When the shooting finished, Gardel organized a party to which he invited a lot of Argentines and Uruguayans that lived in New York. So nothing was better than a barbecue with music and singer, as tradition says.
Nearing the end of the party, Carlitos asked the kid to accompany him on a tango tune with his bandoneon. And he textually told him: «Come on kid, get the music of "Arrabal amargo" and play it with all your guts». The barbecue attendants applauded like mad the Gardel-Piazzolla duo.
That was his first tango. At that precise moment he started to feel the taste of the Buenos Aires poetry.
Is there a better way of beginning to play tango music than backing Gardel himself? According to what Piazzolla himself commented, he had never been so nervous or in ecstasy like at that moment.
Soon thereafter, Gardel and his guitarists went to Hollywood to play. From there he sent a telegram to Astor inviting him to join his group. But neither his father, nor the musicians' union allowed him to travel, because he was a minor. Fate and Piazzolla's good luck walked along together on the same road. Would that kid have survived had he joined the outfit and had started to travel with them?
As you can see, it was Gardel who encouraged Piazzolla to venture into a kind of music almost unknown by the bandoneonist then. But even though the former influenced so that tango caught Piazzolla, that influence was not strong enough so as to keep him within the rules and codes that such music requires.
Because tango is mainly memory, a longing for the past, a return to what is beautiful of a youth gone-by. And those memories are the ones which influenced Piazzolla's spirit to musicalize his youth. That youth alien to Buenos Aires. That adolescence far removed from the neighborhood that Homero Manzi described, far from Pascual Contursi's percanta, from the Discepolo's café, from Celedonio Flores's Corrientes y Esmeralda or from Villoldo's porteñito. Nothing of that sort did Astor live in his young years and, because of that I think that at a time in his life he began to move away from tango, to "symphonize" his music, to blend the different musical streams that flow along his senses.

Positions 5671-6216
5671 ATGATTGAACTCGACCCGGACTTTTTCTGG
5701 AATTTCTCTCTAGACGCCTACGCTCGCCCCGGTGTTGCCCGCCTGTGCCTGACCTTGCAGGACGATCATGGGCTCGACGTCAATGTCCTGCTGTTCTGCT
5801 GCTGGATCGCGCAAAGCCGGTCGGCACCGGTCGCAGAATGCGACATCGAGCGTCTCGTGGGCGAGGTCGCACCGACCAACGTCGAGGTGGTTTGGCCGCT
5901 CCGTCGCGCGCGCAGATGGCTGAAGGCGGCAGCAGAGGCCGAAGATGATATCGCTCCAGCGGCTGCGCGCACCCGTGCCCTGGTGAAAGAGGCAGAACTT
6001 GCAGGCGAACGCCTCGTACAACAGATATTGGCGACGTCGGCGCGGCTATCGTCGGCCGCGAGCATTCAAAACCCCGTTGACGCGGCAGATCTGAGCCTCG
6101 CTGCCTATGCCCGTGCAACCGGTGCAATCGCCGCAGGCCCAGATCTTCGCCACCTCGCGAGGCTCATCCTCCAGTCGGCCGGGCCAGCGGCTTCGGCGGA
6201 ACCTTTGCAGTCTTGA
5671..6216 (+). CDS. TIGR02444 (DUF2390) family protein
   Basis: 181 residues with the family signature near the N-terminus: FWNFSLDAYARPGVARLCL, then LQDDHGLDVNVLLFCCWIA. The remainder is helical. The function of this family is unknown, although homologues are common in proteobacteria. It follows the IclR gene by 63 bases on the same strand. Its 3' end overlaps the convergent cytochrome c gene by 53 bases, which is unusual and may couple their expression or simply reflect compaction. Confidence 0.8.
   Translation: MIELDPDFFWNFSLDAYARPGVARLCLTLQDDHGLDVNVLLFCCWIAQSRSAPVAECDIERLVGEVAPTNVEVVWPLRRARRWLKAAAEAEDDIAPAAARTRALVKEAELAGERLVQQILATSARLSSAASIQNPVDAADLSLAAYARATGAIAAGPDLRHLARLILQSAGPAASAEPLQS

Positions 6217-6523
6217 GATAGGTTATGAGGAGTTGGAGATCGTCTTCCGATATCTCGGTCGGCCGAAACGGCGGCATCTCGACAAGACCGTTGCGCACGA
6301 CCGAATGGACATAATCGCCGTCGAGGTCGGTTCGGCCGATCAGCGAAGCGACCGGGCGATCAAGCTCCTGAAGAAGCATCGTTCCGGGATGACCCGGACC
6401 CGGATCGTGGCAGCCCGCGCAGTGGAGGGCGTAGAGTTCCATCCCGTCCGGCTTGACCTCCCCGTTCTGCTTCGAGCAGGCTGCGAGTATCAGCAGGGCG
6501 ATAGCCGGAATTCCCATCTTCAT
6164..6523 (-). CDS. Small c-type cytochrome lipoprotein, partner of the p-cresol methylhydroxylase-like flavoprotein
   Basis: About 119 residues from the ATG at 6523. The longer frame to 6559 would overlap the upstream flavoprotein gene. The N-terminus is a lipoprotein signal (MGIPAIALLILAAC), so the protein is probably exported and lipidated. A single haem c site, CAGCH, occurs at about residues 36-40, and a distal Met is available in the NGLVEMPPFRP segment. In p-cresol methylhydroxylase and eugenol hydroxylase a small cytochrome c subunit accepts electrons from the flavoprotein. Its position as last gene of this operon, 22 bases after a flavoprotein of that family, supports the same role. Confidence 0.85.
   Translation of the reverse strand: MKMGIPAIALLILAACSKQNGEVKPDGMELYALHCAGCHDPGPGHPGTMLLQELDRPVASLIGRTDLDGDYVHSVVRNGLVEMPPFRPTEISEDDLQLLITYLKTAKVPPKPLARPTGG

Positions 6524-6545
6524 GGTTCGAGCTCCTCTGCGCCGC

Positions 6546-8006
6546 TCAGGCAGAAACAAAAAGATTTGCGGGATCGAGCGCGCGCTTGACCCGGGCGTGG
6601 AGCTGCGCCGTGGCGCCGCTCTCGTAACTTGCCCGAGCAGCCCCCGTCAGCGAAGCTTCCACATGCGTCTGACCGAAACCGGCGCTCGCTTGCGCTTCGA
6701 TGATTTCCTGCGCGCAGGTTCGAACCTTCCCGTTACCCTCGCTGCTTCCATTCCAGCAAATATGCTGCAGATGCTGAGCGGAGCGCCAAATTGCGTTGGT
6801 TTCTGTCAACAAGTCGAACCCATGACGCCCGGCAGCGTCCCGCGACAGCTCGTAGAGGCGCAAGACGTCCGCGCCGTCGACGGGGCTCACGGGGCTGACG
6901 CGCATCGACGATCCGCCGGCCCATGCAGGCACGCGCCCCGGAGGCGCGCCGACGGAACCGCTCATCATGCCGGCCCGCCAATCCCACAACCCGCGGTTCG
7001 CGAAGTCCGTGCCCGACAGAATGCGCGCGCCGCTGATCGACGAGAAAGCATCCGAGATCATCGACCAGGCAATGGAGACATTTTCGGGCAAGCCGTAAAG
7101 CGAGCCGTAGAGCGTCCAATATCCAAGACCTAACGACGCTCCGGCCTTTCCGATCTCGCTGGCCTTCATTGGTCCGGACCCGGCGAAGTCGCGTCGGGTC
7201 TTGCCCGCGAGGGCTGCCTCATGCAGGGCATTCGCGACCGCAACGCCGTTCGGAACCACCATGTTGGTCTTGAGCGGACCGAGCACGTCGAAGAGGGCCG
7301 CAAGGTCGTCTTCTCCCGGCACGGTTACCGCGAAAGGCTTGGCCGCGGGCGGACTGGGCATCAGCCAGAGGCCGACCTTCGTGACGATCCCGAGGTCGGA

Astor Piazzolla internationalized the Argentine music. Probably up to the present there has not appeared an Argentine composer of his calibre. His work comprises 3000 compositions of which nearly 500 were recorded. Besides tango pieces like: "Adiós Nonino", "Verano Porteño", "Para lucirse", "Libertango", "El desbande", "Contrabajeando", among others, he wrote the little opera "María de Buenos Aires", sonatas like "Sonata nº 1 opus 7", preludes like "Prelude in C sharp minor for violin and piano" and many compositions more, tinged of that neoclassical flavor that he learnt from Alberto Ginastera, his teacher and musical guide.
What would Gardel think of that young bandoneonist that he tried to make join his outfit and to shape him according to his style and his music?
Would Charlie -so Astor called him- agree with the style and the new way of interpreting tango invented by that kid?
Would Gardel accept that Piazzolla deviated so greatly from the classic danceable beat that he as well played when he joined the bandoneon section of the great Aníbal Troilo?
These are questions that nobody can answer.
Maybe the three men met high above, in Heaven, and Carlitos, with a hand on Pichuco's shoulder, would tell Astor smiling: «What have you done, kid? What a mess you've started!»